Accounting fraud is a deliberate and improper manipulation of the recording of sales revenue and/or expenses in order to make a company's profit performance appear better than it actually is. Accounting fraud may also involve misappropriation of funds for the benefit of the owner or friends and relatives.
What Constitutes Fraud?
Some things that companies do that can constitute fraud are:
- Not listing prepaid expenses or other incidental assets
- Not showing certain classifications of current assets and/or liabilities
- Collapsing short- and long-term debt into one amount.
- Misappropriating funds
Over-recording sales revenue is the most common technique of accounting fraud. A business may ship products to customers that they haven't ordered, knowing that those customers will return the products after the end of the year. Until the returns are made, the business records the shipments as if they were actual sales.
Or a business may engage in channel stuffing. It delivers products to dealers or final customers that they really don't want, but business makes deals on the side that provide incentives and special privileges if the dealers or customers don't object to taking premature delivery of the products. A business may also delay recording products that have been returned by customers to avoid recognizing these offsets against sales revenue in the current year
The other way a business commits accounting fraud is by under-recording expenses, such as not recording depreciation expense. Or a business may choose not to record all of its cost of goods sold expense fore the sales made during a period. This would make the gross margin higher, but the business's inventory asset would include products that actually are not in inventory because they've been delivered to customers.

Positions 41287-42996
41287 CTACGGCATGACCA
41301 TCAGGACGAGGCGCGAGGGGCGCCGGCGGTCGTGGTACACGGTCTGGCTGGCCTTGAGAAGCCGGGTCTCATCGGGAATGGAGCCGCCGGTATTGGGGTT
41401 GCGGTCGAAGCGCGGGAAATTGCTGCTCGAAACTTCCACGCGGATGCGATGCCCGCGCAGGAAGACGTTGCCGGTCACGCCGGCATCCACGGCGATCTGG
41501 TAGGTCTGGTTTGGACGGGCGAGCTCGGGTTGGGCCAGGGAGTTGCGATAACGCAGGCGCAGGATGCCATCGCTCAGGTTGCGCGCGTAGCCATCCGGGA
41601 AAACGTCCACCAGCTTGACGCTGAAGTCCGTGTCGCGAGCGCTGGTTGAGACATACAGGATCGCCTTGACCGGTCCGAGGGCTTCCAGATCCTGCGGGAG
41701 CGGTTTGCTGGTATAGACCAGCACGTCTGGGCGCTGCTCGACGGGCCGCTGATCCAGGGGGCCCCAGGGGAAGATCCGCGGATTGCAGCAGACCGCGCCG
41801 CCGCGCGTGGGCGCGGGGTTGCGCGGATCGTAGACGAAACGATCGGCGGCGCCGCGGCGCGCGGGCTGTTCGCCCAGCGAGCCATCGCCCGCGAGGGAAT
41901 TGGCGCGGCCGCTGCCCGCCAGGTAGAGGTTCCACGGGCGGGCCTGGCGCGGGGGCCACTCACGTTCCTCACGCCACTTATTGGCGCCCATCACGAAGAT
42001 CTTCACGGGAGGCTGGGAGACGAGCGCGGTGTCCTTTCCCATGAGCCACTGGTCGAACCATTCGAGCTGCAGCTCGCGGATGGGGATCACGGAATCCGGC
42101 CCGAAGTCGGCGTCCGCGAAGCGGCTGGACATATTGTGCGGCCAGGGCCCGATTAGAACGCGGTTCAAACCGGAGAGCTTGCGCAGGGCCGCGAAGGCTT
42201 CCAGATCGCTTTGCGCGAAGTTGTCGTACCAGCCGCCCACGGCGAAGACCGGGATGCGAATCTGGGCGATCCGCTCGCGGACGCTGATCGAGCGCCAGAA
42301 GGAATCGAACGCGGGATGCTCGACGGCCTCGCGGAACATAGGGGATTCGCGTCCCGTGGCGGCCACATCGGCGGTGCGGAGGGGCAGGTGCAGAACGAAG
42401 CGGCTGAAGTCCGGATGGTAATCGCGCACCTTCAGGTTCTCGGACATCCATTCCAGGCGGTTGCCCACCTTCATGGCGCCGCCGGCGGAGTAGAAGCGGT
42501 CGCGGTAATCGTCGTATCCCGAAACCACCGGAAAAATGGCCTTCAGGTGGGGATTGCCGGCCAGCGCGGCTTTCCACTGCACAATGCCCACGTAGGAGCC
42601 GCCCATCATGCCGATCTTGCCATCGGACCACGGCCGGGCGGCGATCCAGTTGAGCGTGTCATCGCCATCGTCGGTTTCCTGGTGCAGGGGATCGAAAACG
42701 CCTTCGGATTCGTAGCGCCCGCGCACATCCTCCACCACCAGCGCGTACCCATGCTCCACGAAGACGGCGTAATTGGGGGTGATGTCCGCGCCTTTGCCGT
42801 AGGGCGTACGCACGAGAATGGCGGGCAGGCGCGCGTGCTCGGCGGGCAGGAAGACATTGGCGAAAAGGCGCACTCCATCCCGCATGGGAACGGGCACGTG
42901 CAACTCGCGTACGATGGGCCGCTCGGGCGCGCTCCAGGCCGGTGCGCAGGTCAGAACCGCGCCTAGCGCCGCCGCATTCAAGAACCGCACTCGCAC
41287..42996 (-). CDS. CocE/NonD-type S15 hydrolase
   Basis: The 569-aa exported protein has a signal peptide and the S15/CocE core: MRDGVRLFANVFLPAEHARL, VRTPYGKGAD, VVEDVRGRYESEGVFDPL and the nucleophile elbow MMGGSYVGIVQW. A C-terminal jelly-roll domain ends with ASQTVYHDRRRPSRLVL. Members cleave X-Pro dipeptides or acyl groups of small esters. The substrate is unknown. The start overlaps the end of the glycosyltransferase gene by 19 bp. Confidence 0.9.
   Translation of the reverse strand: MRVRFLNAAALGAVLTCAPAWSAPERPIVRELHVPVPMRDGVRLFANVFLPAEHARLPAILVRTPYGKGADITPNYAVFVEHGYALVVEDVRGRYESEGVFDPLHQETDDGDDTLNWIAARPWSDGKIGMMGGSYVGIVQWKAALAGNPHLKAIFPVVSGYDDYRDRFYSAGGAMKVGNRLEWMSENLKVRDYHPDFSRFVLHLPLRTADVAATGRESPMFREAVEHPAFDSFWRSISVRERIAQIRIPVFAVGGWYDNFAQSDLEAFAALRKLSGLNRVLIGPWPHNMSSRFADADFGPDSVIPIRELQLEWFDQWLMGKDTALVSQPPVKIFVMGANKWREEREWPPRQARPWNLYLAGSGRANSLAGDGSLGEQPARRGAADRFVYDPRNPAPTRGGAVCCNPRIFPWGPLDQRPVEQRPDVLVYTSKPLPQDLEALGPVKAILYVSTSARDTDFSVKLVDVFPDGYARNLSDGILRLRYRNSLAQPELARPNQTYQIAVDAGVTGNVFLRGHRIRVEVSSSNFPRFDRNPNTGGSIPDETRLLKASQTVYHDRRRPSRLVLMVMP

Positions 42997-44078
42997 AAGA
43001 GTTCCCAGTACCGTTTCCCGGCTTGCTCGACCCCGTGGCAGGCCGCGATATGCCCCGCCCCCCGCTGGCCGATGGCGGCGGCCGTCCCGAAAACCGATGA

A business might also choose not to record asset losses that should be recognized, such as accounts receivable that are in in default, or it might not write down inventory under the lower of cost or market rule. A business might also not record the full amount of the liability for an expense, making that liability understated in the company's balance sheet. Its profit, therefore, would be overstated.
How to Recognize Accounting Fraud
It is very common for foreign companies such as those in China and India to inflate sales, inventory, and inventory turnover in order to meet funding requirements. While such accounting can be considered "standard practice" in an emerging economy, they are not legal in the United States. Fraudulent accounting activity can also be found in some U.S. Over-The-Counter (OTC) stocks or "pink sheets" that do not have the same reporting requirements as exchange listed stocks.
Before making a final decision to invest in a company, one should look for the following red flags:
- Recent change of auditor
- Delays in filing audited financials to the SEC
- Recent change or frequent turnover of Chief Financial Officer (CFO)
- Frequent management/staff turnover
- Inadequate disclosure of customers, suppliers, their independence, and their size/volume of business
- How contracts are won
The investor should do his or her own independent research into the top 10 - 20 customers and suppliers, who they are, whether they are independent, whether the size of businesses are consistent with product/service volume, etc. The investor should also scrutinize any agreements / trades / transfer of funds to the company owner and make sure that such activities exist at all, that they are done at fair market value.
This article is educational and should not be interpreted as financial advice.
AUTHOR: Steve Auger
DISCLOSURE: I have no positions in any stocks mentioned, and no plans to initiate any positions within the next 72 hours. I wrote this article myself, and it expresses my own opinions. I am not receiving compensation for it . I have no business relationship with any company whose stock is mentioned in this article.